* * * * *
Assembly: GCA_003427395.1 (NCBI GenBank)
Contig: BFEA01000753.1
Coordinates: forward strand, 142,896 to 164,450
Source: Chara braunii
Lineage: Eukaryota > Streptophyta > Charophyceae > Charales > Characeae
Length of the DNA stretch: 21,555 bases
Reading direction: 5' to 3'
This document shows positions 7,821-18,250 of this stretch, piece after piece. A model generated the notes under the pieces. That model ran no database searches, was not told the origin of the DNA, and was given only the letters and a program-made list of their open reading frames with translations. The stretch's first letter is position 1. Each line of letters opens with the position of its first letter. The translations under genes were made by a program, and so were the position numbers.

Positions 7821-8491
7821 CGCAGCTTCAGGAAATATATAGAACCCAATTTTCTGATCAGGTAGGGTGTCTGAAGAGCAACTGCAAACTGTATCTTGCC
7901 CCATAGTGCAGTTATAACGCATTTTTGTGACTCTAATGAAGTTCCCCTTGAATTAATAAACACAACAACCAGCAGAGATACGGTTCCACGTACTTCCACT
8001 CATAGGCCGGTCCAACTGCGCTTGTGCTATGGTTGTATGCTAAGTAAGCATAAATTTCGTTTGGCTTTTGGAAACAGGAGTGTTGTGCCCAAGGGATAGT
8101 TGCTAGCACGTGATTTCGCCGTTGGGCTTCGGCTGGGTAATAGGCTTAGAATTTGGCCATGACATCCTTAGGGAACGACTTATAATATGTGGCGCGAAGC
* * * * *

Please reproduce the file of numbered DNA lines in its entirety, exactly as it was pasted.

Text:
Assembly: GCA_003427395.1 (NCBI GenBank)
Contig: BFEA01000753.1
Coordinates: forward strand, 142,896 to 164,450
Source: Chara braunii
Lineage: Eukaryota > Streptophyta > Charophyceae > Charales > Characeae
Length of the DNA stretch: 21,555 bases
Reading direction: 5' to 3'
This document shows positions 7,821-18,250 of this stretch, piece after piece. A model generated the notes under the pieces. That model ran no database searches, was not told the origin of the DNA, and was given only the letters and a program-made list of their open reading frames with translations. The stretch's first letter is position 1. Each line of letters opens with the position of its first letter. The translations under genes were made by a program, and so were the position numbers.

Positions 7821-8491
7821 CGCAGCTTCAGGAAATATATAGAACCCAATTTTCTGATCAGGTAGGGTGTCTGAAGAGCAACTGCAAACTGTATCTTGCC
7901 CCATAGTGCAGTTATAACGCATTTTTGTGACTCTAATGAAGTTCCCCTTGAATTAATAAACACAACAACCAGCAGAGATACGGTTCCACGTACTTCCACT
8001 CATAGGCCGGTCCAACTGCGCTTGTGCTATGGTTGTATGCTAAGTAAGCATAAATTTCGTTTGGCTTTTGGAAACAGGAGTGTTGTGCCCAAGGGATAGT
8101 TGCTAGCACGTGATTTCGCCGTTGGGCTTCGGCTGGGTAATAGGCTTAGAATTTGGCCATGACATCCTTAGGGAACGACTTATAATATGTGGCGCGAAGC